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Thursday 1 December 2022

A consultant ecologist's creed


When I began to consult as an ecologist

     Said I to myself — said I

I'll work on a new and original twist

     Said I to myself — said I 

I'll never assume that a client with cash

Is a person with whom I never must clash

Because my new car is expensive and flash

     Said I to myself — said I

Ere I survey at sunset I’ll always take care

     Said I to myself — said I

Substandard equipment I never will bear

     Said I to myself — said I

When a bat flutters past and I don’t know where from

I’ll not scribble notes with egregious aplomb

So that licensing work is certain to come

     Said I to myself — said I

I won’t write reports that contort and confuse

     Said I to myself — said I

Or use fifty words when just four I should choose

     Said I to myself — said I

My recommendations shall be honest and true

Never used to assist my income to accrue

Even though my bank balance is making me blue

     Said I to myself — said I

Though shag-nasty surveys may seem commonplace

     Said I to myself — said I

I'd like to believe I've an honest face

     Said I to myself — said I

I owe to myself and the bats my best work

Though the dodgier clients may offer me perks

That kind of behaviour’s the province of jerks

     Said I to myself — said I

With profuse apologies to Gilbert and Sullivan, for ripping off the Lord Chancellor’s song from “Iolanthe” and to all the upstanding consultant ecologists who would never dream of such behaviour.

If Gilbert and Sullivan are new to you, they wrote a series of popular Victorian comic operettas which poked fun at the establishment, in this case the incredibly corrupt legal system of the 1800s (seriously – Victorian lawyers and judges made Boris Johnson look like an honest little angel).  The Lord Chancellor's song

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Tuesday 10 May 2022

The bane of bat surveys - that b***dy PIR flood-light!


I’m sitting here, very still.

Of bats I hope to get my fill.

But all ain’t well. It isn’t right:

That bloody PIR flood-light


Bolted there, upon the wall,

It’s glaring eye stares at all.

The owner promised it wouldn’t work.

Now it’s clear he’s a lying jerk.


If I move a tiny bit,

All around is brightly lit.

Bright as any supernova,

My survey will be truly over.


So here I sit and curse my lot,

Want to move, but I cannot.

Cramp in foot I cannot sate,

My itchy nose must also wait.


Frustration grows, no longer care,

Desperately around I stare.

I see my answer, my lips I lick,

As my eye falls onto a half-brick.

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Thursday 5 May 2022

Intermediate bats and Nellie nights

I love this time of year: the start of the survey season kicks off; the team are fired up and ready to see some bats after so long; new seasonal field ecologists are excited to start their first bat survey season and at last we get to do the surveys which have been stacked up for months, waiting for the start of May.

Perhaps I'm especially enthusiastic, given that these days our team has grown to the point where I can pick and choose which surveys I want to lead and know that the others will be entirely under control, whether I'm there or not.

My first survey of this years season was a great site - a lovely converted farm building alongside a nature reserve. A previous survey of an adjacent building had noted that there was a Soprano pipistrelle maternity roost at the south-facing wall-head, so it was already promising.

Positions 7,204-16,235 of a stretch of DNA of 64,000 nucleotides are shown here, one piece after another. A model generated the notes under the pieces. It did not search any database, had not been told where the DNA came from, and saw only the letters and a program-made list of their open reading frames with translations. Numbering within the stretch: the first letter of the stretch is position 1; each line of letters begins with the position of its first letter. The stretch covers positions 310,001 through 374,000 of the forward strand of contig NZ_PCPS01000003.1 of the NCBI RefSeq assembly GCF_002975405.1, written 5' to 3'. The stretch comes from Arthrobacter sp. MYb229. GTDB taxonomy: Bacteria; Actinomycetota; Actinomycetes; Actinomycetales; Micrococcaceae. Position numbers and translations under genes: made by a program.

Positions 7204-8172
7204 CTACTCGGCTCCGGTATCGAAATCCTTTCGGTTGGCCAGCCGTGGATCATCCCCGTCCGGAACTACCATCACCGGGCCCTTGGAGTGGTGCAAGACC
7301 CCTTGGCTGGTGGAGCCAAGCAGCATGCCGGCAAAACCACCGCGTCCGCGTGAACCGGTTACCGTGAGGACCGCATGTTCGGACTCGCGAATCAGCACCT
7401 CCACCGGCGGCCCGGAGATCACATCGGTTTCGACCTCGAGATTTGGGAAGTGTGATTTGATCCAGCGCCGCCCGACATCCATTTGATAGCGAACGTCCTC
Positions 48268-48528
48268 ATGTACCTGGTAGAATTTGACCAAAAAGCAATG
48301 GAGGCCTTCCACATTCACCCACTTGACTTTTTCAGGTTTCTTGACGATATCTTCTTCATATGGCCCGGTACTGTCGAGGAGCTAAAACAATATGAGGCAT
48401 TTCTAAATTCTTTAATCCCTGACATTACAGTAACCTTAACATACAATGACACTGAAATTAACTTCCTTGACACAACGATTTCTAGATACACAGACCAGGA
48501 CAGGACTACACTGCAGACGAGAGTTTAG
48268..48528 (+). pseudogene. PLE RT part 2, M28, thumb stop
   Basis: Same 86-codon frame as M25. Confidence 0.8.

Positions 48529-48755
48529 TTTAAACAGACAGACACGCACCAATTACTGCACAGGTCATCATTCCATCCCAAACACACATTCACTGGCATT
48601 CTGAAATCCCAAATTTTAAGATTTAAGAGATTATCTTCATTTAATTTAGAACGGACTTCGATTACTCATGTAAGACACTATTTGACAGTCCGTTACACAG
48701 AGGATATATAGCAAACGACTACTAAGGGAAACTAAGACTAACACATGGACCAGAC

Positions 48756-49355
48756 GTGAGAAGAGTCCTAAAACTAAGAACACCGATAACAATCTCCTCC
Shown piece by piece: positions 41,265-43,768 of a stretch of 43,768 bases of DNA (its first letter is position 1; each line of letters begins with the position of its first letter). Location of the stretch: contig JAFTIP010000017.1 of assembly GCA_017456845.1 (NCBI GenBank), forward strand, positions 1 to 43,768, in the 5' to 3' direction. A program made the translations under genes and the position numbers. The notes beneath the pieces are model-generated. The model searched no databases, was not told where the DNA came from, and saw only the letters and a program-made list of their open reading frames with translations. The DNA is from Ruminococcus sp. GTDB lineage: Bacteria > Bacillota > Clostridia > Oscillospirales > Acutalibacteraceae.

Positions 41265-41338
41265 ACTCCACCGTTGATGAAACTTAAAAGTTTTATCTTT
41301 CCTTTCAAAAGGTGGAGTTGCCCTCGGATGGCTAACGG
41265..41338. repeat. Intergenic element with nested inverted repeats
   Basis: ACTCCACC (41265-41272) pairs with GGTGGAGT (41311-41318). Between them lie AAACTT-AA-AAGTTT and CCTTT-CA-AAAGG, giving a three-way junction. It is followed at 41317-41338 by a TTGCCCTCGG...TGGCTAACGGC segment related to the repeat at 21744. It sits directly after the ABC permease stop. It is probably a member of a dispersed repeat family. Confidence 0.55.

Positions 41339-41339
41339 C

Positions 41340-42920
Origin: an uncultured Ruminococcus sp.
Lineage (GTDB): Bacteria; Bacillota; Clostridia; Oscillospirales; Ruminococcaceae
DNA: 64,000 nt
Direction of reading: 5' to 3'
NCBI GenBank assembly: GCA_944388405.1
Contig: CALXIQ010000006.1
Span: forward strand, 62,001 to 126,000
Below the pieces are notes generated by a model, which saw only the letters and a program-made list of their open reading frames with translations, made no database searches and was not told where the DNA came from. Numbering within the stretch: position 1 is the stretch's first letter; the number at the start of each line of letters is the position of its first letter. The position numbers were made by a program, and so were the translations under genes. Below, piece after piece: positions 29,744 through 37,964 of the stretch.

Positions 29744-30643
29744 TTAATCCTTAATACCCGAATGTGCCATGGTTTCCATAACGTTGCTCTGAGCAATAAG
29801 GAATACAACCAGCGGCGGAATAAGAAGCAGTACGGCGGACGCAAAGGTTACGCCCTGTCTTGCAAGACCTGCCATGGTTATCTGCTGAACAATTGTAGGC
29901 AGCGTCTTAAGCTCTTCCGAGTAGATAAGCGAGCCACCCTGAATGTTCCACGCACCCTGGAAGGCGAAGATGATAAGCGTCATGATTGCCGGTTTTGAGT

Just as exciting was that the survey was a "Nellie night". Three shiny new field ecologists, having completed their theoretical and practical training were there for the final stage of their training, where they complete their first actual survey with one-to-one supervision and guidance from one of our experienced people. In the 21st century business world this would be called shadowing, but I rather like the old-fashioned name for it: "sitting next to Nellie". There's nothing quite like seeing the sheer pleasure an early career ecologist gets from putting their training into use for the first time and recording useful bat survey data.

I pointed out the bat droppings under the known maternity site, on the ground, sticking to the wall and on a window-ledge and gave the team a warning. The start of May is a fascinating period, when bat roosting activity is fluid and the greater clarity of roost use we tend to see in the summer hasn't started yet. Just because we know where the maternity site is doesn't mean that that is where the majority of the bats will emerge from - the maternity group probably won't have fully coalesced yet.

I do like it when bats do what I say they're likely to do - so often the gods of bat-work overhear me and take their vengence by ensuring something totally different happens. On this night however, the Sopranos behaved very nicely. In all 175 bats emerged from the building during the survey, 99 from the known maternity site and the remainder in groups of up to 13 from a dozen other roost locations around the building. Classic spring intermediate roosting - a great learning experience for the Nellie-nighters and it will be interesting for them to compare results later in the season with this survey.

There was another early season bonus too. As temperatures tend to drop fairly rapidly after sunset this early in the year, the foraging period is often short and the result of this was that some of the nellie-nighters were able to observe swarming behaviour, as some of the bats returned to the roosts before the end of the sunset survey.